Whether you are a first time home buyer or an experienced one, you probably have questions to ask your mortgage lender on finding the right loan for your situation. There are various loan types and none are a one size fits all. A great starting point for your mortgage research is to first understand the different loan options and loan types. Then you can compare each loan to your financial situation with the assistance of a mortgage professional to select the home loan that is best suited for you.
Loan options are important to determining loan type. Certain loans give you the option to choose whether you want a fixed rate or variable rate while others only have one rate type. You should look at the pros and cons of fixed rate and variable rate. This will help you determine what type of loan you want to apply for.
A mortgage with a fixed rate means the interest rate does not change during the life of the loan. The loan term is usually 15 years, 20 years, or 30 years and your monthly payment will stay the same each year.
Fixed Rate Mortgages
A major benefit of a fixed-rate mortgage is you can accurately budget your home owner expenses because your principal and interest payments do not change. A con of a fixed-rate mortgage is the interest payments are usually higher than a variable-rate mortgage, a.ka. an adjustable-rate mortgage, when the term is longer than 15 years. Another disadvantage of a fixed-rate home loan is it will take more time than an adjustable-rate loan to build home equity.
The interest rates of an adjustable-rate mortgage changes depending on the market. Typically, there is a fixed interest rate for a couple of years in the beginning and then the loan restarts to a variable interest rate.
A major benefit of this loan option is the fixed rate in the beginning of the loan is usually lower than a fixed-rate loan. This translates to you saving money on interest payments. A big disadvantage of this option is your mortgage payments can become too high for you to afford. Another con is if your home value falls, it can be a challenge to sell or refinance your home before the loan rate becomes variable.
The common loan types are conventional loans, FHA loans, and VA loans. Conventional loans can have variable-rates, but usually are fixed-rate. The federal government does not back these loans, so qualifying for one is more difficult than loans that are federally insured or guaranteed. If you do not have at least 20 percent in home equity, which means you have a Loan-to-Value ratio higher than 80%, you will need to buy private mortgage insurance. You can avoid PMI with this loan type if you pay 20 percent down of the home price.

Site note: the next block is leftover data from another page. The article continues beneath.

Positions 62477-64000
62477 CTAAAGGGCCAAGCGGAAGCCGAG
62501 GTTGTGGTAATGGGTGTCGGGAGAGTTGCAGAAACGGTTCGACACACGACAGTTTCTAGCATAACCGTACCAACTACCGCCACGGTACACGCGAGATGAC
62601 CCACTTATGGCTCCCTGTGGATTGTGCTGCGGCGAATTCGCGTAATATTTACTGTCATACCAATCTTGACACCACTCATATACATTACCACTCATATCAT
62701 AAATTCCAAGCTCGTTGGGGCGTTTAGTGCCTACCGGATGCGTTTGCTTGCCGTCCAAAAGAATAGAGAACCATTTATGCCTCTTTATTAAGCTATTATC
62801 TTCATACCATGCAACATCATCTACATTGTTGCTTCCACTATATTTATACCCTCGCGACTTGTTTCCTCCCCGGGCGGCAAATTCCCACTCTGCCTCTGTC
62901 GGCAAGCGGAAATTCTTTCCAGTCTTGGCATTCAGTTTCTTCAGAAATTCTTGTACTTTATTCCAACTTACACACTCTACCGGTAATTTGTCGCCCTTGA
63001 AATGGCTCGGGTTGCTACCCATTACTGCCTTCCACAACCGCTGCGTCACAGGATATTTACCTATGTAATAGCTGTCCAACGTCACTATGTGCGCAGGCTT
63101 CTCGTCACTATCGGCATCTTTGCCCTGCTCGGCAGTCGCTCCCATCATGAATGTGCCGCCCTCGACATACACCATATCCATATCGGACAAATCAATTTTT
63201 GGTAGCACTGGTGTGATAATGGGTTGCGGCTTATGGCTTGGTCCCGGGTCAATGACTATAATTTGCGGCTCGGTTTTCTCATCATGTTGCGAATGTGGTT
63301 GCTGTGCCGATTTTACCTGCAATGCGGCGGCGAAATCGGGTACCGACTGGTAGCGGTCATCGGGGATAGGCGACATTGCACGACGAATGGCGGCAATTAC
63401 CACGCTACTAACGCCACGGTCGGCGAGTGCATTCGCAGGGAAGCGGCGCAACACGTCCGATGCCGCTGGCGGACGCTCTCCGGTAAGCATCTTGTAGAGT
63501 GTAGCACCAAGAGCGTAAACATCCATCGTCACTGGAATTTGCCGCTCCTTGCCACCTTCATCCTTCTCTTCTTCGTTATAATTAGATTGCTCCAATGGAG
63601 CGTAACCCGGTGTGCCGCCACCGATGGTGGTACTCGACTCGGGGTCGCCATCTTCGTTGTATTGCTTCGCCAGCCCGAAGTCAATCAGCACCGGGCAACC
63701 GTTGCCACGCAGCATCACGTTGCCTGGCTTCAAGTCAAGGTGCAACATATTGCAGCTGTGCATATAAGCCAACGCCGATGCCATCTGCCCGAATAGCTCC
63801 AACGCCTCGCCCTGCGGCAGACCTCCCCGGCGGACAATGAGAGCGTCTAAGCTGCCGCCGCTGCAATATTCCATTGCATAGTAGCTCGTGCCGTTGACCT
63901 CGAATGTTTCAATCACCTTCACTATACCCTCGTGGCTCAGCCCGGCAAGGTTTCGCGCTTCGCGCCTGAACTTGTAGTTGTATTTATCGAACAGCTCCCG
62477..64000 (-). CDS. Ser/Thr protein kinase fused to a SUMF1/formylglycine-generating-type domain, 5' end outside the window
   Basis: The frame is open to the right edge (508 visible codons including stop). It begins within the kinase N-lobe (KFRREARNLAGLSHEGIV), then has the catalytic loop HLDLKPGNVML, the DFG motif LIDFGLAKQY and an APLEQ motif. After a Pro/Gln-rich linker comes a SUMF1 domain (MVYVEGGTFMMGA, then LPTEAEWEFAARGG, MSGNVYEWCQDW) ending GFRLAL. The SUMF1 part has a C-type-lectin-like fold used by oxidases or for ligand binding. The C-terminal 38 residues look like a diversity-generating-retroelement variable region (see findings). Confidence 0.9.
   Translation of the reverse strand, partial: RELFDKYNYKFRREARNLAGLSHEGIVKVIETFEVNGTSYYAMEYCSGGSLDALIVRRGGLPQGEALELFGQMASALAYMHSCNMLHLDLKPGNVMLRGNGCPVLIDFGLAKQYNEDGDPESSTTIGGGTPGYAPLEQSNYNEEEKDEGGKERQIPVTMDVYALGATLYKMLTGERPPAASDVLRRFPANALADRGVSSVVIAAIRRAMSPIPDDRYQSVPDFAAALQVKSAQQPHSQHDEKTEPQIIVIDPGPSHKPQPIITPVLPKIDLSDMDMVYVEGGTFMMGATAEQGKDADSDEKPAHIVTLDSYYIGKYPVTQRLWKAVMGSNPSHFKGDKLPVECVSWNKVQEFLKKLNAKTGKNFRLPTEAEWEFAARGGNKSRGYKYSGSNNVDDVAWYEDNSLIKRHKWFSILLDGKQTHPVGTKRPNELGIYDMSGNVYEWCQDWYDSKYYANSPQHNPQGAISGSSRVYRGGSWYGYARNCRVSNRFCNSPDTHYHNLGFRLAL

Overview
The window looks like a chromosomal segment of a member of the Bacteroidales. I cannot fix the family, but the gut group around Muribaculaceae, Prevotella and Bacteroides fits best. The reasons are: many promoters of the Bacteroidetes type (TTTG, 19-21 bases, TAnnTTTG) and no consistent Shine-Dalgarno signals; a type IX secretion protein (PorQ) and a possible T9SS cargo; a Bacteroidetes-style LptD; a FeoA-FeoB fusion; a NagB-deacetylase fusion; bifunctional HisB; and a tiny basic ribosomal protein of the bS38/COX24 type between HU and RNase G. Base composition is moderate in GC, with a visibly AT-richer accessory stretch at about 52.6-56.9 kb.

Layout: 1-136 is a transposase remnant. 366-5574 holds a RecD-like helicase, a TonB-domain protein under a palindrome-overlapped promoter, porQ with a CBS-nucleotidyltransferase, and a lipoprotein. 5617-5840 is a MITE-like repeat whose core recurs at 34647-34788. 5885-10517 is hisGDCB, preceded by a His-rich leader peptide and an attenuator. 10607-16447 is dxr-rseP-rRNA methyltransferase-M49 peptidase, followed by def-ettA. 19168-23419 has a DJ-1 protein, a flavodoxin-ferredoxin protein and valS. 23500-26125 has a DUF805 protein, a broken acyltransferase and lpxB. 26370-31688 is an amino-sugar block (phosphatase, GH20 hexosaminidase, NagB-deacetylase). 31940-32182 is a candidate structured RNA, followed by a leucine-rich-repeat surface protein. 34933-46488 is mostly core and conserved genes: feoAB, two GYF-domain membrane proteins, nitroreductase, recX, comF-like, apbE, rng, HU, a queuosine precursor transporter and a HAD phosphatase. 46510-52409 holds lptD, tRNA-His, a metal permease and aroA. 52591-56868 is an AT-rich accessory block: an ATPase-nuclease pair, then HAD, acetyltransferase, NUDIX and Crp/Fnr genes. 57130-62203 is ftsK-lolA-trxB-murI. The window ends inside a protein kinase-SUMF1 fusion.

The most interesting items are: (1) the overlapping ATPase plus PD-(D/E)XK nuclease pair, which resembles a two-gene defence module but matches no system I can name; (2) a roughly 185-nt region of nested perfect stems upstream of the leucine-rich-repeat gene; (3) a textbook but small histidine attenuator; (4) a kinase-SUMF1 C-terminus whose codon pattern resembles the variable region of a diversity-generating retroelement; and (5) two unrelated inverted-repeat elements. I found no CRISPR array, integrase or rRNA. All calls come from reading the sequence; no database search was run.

You may want to go through these strict requirements because these loans are usually less expensive than guaranteed loans. You can decide if you want a conforming or non-conforming conventional loan. A conforming loan follows Fannie Mae or Freddie Mac guidelines. For example, the 2020 conventional loan limit is $510,400 due to the guidelines set by these government-sponsored enterprises.
A non-conforming loan follows guidelines set by the lender that underwrites it. Hence, these loans can be jumbo loans, which have limits above conforming loans and higher interest rates. These loans are designed for luxury properties and highly competitive markets. They can have unique requirements and tax implications.
A FHA loan is from the Federal Housing Administration. These loans require a down payment as low as 3.5% and have more liberal underwriting requirements than conventional loans. All FHA loans require private mortgage insurance. Still, these FHA loans are very popular with first time home buyers.
VA loans are well known to even members outside of the armed forces. Did you know the U.S. Department of Veteran Affairs does not actually underwrite these loans? The VA partners with qualified lenders that provide these loans to active service members and veterans. These loans usually match the borrowing limit of conforming conventional loans, but have more relaxed application requirements. For example, a qualified veteran can buy a home with a VA loan at a competitive interest rate without putting money down.
You can see there are many options to choose from when it comes to home loans. Our buyer’s agents can recommend reputable lenders to work with you on finding the best loan for your situation. We understand that a lender can heavily impact your overall home buying experience. That’s why we only recommend the best in the finance sector to assist our clients in getting them into their dream home.
About This Author
When you work with Mike Roberts during the home selling or home buying journey, you’re working with a specialized expert who is on a mission to provide you with an unparalleled experience.